Filomena's BunFriday, July 11, 2014
My early childhood revolved around my mother Filomena and my father George whom I both loved. My mother was feminine but not considered the beauty of the family. Her younger sister Dolores (Dolly) was the one. My father was a thin man who resembled David Niven and had the same voice timbre and a similar English accent. My father spoke English like his father who had been born in Manchester.
But it is most obvious that men get up, shave and that’s it. I have no memory of my father shaving or trimming his moustache. I remember his tweeds, and the smell of Player’s cigarettes and the whiskey which he liked so much.
I remember days of being in bed and singing along with him.
But there is more of my mother in my memory. Somehow, perhaps because my room was in the living room I saw more of what my mother did to get read for work. One year, I may have been 8 or 9 I was sent to the camp (the country) during the hot month of January. When I came back my father had fixed up a room that had only access by an outside stairs. It was next to the room where our housekeeper Mercedes lived with her sister Enilse (who worked at Nearby Nestlé and often brought chocolates home). My father had snipped pictures from the child’s magazine Billiken and stuck them together in a long row around the three walls of my room. This was my first room.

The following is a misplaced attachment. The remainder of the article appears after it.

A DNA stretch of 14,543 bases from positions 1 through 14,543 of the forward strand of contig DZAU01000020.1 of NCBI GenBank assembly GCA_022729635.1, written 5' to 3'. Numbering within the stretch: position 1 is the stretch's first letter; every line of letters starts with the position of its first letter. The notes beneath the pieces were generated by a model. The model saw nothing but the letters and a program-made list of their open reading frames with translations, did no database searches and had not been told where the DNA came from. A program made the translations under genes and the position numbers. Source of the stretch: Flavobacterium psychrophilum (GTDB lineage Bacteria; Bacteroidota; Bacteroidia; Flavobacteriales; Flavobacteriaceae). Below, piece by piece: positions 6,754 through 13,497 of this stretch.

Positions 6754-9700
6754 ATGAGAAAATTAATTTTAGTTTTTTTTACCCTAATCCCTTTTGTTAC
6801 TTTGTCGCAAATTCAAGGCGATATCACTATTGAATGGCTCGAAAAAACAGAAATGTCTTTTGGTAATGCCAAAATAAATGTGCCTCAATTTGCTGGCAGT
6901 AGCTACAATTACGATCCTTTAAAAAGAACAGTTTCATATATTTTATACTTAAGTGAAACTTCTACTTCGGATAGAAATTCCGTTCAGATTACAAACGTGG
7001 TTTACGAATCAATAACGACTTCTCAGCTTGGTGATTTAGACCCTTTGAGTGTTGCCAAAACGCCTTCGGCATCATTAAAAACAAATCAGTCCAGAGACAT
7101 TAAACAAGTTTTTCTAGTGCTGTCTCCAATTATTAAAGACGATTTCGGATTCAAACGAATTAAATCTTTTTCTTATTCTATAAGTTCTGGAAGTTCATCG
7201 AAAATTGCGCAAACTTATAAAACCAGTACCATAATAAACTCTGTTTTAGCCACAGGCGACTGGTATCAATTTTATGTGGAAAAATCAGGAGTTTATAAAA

I still remember being on or in bed and watching my mother in front of a mirror attempting to wrap her very long and straight her around a fake bun which she then attached behind her head. This hairdo was much in vogue as Evita wore it too.
I remember that there were days when she grew frustrated doing this telling me, “Mi pelo es tan lacio,” “My hair is so straight.” And she would in a fury pull her hair from the bun to start again. To check her results she would turn her head in front of the mirror and then she would lift her antique (antique even then) Sterling silver hand mirror.
Today I went to the garden and had and idea. I was going to scan Rosa ‘Munstead Wood’ (an English Rose named after Gertrude Jekyll’s garden in Surrey, England) and hold her mirror behind it. I could not hold the mirror perfectly still. If I let it lean on the rose it would have squashed the petals.
I like the result. It was only then that the picture reminded me of my mother looking at her hair bun with the mirror.